Returning to the massage therapist example, I learned to do myofascial release (among many other techniques) when I studied massage. This technique was also studied by all the other massage practitioners in my area as they became trained and certified. But when I delivered myofascial release or the other techniques, it was unique, and my clients came to me for that. And I trust that the other practitioners are providing myofascial release with their own unique set of qualities, transmuted through them—and for their specific clients, they have the ideal therapist.

I’ll admit that a few years ago, I would see an advertisement from a past student who’d be teaching a class on the technique that I’d recently taught them, and I wasn't sure how to feel about it.   But then I came to a realization:  They are making it their own, and reaching their own special people with it.  And I have my own group (if you're reading this, that's you!) that I get to serve with teaching and painting and writing and sharing all the discoveries along the way.  You're my people. I don't have to worry about everyone else.  You've chosen to be here on this adventure with me right now for some reason, and I trust your choice.  And I have learned from so many different teachers over my own lifetime, and so many years of experimentation in my own personal art practice and decade plus of teaching, and what I do is an alchemy of all of it.  I am grateful to everyone who has taught me.  I have come to this core guiding principle:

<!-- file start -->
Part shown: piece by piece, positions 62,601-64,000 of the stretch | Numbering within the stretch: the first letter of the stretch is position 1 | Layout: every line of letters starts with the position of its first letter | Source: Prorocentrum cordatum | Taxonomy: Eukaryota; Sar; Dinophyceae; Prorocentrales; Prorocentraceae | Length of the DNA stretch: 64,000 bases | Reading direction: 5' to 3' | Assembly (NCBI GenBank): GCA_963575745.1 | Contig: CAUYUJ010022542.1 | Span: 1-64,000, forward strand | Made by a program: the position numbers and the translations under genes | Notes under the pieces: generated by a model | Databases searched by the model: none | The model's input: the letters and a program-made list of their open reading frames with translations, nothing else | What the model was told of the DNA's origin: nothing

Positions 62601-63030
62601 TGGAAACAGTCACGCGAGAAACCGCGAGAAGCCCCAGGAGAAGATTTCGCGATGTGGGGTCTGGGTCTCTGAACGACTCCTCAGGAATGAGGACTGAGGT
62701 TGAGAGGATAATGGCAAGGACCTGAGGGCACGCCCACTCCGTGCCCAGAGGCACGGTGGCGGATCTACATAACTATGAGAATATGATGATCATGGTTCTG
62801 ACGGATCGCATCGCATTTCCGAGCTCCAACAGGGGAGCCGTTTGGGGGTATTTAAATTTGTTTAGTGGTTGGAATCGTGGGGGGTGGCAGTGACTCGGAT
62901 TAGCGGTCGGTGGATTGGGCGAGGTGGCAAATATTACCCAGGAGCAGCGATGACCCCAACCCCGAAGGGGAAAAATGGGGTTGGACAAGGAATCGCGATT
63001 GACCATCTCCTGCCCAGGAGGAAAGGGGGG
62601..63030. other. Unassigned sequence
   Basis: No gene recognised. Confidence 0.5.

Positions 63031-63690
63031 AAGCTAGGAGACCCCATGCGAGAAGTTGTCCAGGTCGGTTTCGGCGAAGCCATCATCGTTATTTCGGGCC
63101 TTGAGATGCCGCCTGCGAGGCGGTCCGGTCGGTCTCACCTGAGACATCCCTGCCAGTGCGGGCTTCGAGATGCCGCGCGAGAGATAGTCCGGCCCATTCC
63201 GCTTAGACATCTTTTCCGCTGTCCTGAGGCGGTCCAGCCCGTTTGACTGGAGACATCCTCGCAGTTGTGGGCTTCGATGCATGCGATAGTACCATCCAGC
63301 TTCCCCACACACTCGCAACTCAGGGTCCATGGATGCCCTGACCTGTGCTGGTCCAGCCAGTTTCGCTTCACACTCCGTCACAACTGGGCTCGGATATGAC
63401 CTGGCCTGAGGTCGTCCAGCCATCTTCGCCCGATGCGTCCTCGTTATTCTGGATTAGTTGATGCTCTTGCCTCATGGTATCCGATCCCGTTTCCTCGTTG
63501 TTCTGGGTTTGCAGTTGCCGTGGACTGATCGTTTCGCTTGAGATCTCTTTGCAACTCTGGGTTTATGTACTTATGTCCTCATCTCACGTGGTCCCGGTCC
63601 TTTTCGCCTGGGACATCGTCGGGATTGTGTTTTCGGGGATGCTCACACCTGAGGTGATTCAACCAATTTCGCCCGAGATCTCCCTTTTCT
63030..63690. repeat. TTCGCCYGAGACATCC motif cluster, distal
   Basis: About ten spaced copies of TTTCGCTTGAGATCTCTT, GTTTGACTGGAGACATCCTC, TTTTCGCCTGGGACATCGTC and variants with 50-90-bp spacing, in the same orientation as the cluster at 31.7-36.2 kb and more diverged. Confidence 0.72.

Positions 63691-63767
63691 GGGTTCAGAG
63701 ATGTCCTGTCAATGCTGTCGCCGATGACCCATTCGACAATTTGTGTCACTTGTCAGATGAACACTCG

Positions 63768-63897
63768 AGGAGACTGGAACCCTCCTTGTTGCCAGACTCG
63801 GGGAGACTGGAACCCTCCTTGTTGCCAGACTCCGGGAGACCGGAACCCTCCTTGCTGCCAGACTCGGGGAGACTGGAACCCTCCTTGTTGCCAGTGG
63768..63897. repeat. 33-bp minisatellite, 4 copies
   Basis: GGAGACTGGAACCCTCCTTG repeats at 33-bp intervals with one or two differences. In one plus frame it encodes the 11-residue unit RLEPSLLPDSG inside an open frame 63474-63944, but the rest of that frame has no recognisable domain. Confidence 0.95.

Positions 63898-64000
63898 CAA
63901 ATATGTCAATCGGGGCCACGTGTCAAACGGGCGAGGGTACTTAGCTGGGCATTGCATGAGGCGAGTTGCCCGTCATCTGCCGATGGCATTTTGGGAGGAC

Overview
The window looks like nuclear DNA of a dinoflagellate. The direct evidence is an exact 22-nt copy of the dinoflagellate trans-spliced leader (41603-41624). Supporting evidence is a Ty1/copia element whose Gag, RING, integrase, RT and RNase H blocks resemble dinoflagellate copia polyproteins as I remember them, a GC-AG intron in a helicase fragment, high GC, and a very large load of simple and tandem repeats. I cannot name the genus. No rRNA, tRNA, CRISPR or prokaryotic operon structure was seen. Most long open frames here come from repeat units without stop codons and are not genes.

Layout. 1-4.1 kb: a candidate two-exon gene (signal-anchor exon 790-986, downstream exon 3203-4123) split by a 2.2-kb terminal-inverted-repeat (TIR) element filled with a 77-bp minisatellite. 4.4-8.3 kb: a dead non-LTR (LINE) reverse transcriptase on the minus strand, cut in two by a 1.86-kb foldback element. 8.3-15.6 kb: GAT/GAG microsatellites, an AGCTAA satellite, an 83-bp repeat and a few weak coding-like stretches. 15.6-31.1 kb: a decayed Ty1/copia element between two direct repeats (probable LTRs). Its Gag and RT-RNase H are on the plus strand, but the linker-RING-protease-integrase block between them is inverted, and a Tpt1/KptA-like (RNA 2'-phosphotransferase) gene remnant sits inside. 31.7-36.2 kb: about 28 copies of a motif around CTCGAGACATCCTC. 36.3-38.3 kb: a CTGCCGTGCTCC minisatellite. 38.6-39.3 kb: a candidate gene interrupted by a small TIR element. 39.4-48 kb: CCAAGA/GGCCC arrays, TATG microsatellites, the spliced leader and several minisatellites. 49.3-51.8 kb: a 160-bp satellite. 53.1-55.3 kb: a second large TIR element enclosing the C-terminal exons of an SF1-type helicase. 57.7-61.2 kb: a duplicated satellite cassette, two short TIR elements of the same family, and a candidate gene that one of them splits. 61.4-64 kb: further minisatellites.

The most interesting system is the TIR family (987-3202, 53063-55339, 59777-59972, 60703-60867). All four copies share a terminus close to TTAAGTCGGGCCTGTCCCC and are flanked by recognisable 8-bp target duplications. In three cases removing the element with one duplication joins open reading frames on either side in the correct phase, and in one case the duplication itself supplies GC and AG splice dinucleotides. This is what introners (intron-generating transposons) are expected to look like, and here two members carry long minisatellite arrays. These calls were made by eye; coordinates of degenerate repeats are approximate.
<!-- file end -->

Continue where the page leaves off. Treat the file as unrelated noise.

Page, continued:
There is truly no creative competition when we are tapped into our creative truth.

When I was able to book my calendar as a massage therapist despite the fact that Portland has an abundance of other practitioners, I learned that I didn’t need tons of clients: I needed a small group of happy clients that found me the perfect fit. That’s the imperative that I want to share—first, that there is no creative competition when we are tapped into our creative truth (and it’s between you and your own sense of integrity to suss out what is your own truth); and second, just know that there is your special core group of people who will find you the perfect fit. Those people NEED your special type of offering, whether that be your painting, your healing art, your teaching, or whatever your gift may be.

This is why I’m happy to mentor other creatives at this point in my journey, both during 1-on-1 creative mentoring sessions, and in my year-round course, Let's Go Deep.  I approach mentoring with the understanding that I don’t have all the answers—you do.  I know how to do what I do; my own special alchemy of experience and experimentation, and I’m willing to share how I go about it, and figure it out together with my creative mentoring clients. It delights me to see other artists take a hold of their own truth and get set on fire with that clarity.  We are all on the same team, and there is plenty of room for us all.

 Photo by  Alicia Schulz

Photo by Alicia Schulz

Annamieka Davidson